Individual investors got burned on Facebook (FB), but because a lot fewer of them know and use Twitter, they’re much less interested in buying shares of the next big initial public offering in tech.
It sounds like trouble for Twitter’s IPO, which is expected to be priced after the market closes on Nov. 6. So why then did Twitter just raise its price range for the offering to $23 to $25 a share from $17 to $20?
Because healthy demand from the professionals who manage trillions of dollars of mutual funds, hedge funds and pension funds likely will help the IPO succeed. And the combination of strong institutional interest and relatively weaker retail buying in fact may help Twitter shares have a smoother long-term run.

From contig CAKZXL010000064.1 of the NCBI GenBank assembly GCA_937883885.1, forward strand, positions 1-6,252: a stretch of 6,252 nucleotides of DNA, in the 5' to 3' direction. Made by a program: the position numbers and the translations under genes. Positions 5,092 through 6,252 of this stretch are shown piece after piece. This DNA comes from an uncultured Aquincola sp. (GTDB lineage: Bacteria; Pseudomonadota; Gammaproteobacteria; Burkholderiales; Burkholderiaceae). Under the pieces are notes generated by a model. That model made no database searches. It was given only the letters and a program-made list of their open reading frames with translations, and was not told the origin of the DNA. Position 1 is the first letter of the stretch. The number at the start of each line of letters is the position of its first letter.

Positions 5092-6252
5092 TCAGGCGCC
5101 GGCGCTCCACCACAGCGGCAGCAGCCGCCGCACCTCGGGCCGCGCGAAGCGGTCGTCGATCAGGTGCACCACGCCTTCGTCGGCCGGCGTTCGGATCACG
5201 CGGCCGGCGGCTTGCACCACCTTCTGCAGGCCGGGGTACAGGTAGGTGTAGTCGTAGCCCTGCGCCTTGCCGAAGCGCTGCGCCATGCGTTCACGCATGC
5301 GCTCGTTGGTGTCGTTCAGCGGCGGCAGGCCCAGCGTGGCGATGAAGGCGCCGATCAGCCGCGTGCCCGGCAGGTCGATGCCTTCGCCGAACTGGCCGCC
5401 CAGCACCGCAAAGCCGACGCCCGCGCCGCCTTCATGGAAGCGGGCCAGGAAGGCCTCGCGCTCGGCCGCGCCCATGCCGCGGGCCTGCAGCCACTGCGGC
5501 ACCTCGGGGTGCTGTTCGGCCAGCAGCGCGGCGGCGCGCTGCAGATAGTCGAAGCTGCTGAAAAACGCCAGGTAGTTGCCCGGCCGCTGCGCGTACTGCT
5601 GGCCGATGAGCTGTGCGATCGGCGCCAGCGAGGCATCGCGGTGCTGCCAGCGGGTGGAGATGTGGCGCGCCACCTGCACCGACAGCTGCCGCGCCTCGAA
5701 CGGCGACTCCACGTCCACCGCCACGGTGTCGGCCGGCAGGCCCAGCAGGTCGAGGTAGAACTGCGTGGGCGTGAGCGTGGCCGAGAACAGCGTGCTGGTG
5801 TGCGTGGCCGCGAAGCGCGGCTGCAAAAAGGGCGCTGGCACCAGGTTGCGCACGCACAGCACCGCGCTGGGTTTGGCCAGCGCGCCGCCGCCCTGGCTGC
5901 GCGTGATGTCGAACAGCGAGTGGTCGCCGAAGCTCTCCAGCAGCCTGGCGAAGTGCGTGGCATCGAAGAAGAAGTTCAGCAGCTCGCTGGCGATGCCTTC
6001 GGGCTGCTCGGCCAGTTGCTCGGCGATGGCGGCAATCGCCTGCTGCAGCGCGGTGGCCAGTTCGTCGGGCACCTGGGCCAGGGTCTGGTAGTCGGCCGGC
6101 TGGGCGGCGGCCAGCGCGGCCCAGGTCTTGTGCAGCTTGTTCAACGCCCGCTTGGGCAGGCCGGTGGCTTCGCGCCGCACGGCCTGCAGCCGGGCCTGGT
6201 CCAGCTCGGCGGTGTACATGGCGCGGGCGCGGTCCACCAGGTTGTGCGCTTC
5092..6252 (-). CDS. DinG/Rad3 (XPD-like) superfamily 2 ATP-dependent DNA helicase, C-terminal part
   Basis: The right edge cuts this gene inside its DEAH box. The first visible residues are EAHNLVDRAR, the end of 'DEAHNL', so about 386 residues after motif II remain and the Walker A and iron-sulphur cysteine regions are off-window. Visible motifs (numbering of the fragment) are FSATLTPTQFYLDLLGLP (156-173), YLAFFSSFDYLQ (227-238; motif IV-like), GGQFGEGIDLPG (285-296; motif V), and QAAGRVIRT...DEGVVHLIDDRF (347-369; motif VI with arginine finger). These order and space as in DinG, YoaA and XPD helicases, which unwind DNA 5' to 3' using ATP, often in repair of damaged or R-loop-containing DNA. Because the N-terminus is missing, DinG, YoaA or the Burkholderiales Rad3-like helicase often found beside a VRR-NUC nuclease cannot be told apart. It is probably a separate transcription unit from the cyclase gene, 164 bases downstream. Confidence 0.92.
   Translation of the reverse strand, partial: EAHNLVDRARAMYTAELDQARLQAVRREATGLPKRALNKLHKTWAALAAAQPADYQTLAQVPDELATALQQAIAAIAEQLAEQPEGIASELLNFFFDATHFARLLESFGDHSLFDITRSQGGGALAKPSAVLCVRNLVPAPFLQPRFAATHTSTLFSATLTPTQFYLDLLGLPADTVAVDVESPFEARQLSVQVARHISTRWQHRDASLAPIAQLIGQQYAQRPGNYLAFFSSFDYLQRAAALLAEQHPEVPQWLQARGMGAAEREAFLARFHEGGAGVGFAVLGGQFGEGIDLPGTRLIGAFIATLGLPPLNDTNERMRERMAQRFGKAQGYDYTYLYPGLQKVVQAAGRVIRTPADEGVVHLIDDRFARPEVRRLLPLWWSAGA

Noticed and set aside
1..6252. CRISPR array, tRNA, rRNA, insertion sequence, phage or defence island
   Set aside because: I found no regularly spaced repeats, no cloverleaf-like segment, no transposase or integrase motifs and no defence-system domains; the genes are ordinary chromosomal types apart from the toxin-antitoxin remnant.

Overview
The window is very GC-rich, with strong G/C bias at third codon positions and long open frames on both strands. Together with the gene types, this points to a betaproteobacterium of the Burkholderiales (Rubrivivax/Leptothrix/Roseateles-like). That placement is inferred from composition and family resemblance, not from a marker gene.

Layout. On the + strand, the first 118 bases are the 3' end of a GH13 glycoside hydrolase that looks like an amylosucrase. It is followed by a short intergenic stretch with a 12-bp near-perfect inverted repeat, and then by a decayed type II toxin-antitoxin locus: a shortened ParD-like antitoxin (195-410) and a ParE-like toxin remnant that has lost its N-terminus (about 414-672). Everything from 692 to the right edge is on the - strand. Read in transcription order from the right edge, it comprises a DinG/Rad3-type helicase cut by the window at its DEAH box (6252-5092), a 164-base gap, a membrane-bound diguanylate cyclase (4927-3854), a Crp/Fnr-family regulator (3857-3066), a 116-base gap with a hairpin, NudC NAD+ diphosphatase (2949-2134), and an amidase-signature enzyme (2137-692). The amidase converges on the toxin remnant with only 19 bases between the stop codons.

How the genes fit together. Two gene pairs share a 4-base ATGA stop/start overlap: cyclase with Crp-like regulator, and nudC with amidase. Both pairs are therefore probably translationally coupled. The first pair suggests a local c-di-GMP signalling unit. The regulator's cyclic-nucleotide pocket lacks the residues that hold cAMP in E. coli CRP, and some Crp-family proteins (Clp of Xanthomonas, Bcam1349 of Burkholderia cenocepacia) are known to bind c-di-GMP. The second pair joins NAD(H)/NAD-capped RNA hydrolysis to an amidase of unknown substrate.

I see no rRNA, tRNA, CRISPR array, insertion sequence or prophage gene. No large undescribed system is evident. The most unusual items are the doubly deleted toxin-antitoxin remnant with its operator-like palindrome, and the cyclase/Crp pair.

Underwriters of the IPO encountered strong interest from institutional managers last week, after Twitter executives went on the road to present their financial data and strategic plans in closed-door private sessions for big investors, Bloomberg reported.
In contrast,Read More »from Good News for Twitter IPO: Small Investors Are Skipping It